So, there's good info for you on DW.

Notice the vertical grain on the Snare. This is the kit i just got. All the info on it is in my signature below.



 

TamaDrummer123

New member
I love DW, and if I could afford it, I'd have a DW kit. They are over priced though. They are the cadillac of drums, and just like a cadillac, if you have the money to get one, then you'd be insane not to.
 

CamGeorgetownON

New member
i have owned a 5 piece dw kit for 3 years now, and i love them as much as the first day i got them.. they are an incredible peice of musical equiptment. Honestly, you can spend hours playing aorund with the look and setup of the drums, different tunings etc.. Everytime you sit at that kit or play a show, or record a session, its going to sound incredible. I did and definately would go with dw. and if you are concerned about the price, find a decently used one, or look somewhere on ebay for a decent kit.. for a 5 piece (dw 5000 hi hat, (2) dw 5000 tom stands) i paid 4500$ an i never regreted spending that much money on this kit, totally worth it..

PS - when you do decide (if you do) i recommend a dw 18X22 bass drum, it will blow anyone away, and engineer you record with will tell you its the best bass drum they've heard ;)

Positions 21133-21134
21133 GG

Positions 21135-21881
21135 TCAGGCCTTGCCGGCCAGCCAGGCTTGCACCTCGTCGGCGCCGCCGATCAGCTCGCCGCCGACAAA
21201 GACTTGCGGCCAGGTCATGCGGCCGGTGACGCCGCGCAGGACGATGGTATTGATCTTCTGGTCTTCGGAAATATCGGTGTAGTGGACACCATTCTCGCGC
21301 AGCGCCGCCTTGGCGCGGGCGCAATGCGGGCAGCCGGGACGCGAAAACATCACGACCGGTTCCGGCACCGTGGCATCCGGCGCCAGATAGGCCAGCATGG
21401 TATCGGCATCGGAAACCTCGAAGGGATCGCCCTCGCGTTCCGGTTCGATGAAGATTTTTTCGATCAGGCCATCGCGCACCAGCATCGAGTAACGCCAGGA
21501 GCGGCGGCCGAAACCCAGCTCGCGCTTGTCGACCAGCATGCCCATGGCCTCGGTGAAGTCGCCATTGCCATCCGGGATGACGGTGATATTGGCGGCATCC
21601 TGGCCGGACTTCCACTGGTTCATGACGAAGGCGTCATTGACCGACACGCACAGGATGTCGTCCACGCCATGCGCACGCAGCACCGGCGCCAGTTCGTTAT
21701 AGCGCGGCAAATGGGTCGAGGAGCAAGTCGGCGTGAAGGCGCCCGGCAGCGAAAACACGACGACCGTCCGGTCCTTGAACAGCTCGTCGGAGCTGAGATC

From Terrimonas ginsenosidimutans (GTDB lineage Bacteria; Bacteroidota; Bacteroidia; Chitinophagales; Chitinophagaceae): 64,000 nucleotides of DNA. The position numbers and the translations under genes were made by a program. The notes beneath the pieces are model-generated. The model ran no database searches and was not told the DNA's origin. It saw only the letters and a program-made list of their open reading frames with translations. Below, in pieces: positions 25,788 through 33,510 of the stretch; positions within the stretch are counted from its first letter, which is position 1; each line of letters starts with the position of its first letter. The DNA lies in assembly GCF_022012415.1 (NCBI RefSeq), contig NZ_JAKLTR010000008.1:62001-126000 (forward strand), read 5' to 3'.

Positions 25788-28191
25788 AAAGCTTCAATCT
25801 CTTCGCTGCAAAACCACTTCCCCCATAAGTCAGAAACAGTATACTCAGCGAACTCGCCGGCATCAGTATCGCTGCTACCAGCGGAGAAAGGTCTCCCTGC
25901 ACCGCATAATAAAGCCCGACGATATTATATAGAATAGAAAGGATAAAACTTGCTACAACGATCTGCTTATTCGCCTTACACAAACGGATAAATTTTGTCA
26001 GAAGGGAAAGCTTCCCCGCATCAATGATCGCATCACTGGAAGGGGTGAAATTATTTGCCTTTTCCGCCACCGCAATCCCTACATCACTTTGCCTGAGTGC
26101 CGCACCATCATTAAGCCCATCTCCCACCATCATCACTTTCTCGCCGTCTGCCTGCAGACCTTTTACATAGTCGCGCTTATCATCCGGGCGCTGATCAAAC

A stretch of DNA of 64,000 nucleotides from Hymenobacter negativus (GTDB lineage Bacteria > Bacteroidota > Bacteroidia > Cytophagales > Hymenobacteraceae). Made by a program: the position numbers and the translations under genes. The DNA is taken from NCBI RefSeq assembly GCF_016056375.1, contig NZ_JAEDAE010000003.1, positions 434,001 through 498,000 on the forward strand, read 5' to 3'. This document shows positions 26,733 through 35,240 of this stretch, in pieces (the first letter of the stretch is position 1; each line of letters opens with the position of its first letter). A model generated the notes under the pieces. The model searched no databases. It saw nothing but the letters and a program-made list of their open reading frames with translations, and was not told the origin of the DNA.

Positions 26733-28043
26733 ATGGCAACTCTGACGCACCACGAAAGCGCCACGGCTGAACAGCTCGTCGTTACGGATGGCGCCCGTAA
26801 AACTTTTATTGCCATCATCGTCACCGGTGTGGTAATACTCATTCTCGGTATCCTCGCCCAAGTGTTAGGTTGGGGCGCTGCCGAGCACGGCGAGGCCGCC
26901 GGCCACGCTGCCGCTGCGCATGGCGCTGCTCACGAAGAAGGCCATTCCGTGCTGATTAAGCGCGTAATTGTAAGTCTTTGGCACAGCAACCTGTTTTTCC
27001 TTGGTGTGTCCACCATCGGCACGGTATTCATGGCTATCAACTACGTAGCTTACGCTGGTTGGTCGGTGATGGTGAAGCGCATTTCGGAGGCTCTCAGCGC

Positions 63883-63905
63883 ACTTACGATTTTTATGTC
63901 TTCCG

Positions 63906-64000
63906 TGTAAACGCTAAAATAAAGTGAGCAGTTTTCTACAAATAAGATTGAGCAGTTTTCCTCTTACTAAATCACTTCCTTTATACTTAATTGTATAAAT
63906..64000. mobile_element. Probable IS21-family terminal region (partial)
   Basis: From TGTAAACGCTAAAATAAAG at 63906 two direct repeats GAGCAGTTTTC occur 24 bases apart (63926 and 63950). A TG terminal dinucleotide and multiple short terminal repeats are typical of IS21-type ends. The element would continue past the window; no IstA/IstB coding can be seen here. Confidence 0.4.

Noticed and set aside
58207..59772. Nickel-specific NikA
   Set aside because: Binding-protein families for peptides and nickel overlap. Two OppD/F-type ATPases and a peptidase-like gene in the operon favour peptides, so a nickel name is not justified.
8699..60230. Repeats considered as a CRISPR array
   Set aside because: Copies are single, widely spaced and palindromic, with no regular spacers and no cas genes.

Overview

wouldnt that be nice?
 

anavrinIV

New member
i dont like dw. they are rediculously expensive (i saw a 5 pc that retailed for $5000) and, besides the amazing finishes, they offer nothing. the sound ive heard from dw is unimpressive, little resonance, weak tone, etc...

for my money there is better out there. id rather get a pearl reference or masterworks, tama bubinga, mapex orion etc... any day of the week.
 

Mike T

New member
I Too very much dislike DW the ones i have been around are picky to stay in tune and they are way way over priced.their hardware is Top of the line i grant them that but again way way aver priced..i really dislike they suspended floor toms and for the most part i dislike their colors but then i am picky...I play Rogers!
 

m

New member
DW seems good quality to me.

We had some trouble with the wrap on our studio kit, but they eventually made it right.

To me, they seem to be on par with the top of the line series from other mass-production brands, I don't see a HUGE difference.

that guy's Tobacco kit up there looks really nice though!
 

Gazdkw82§

New member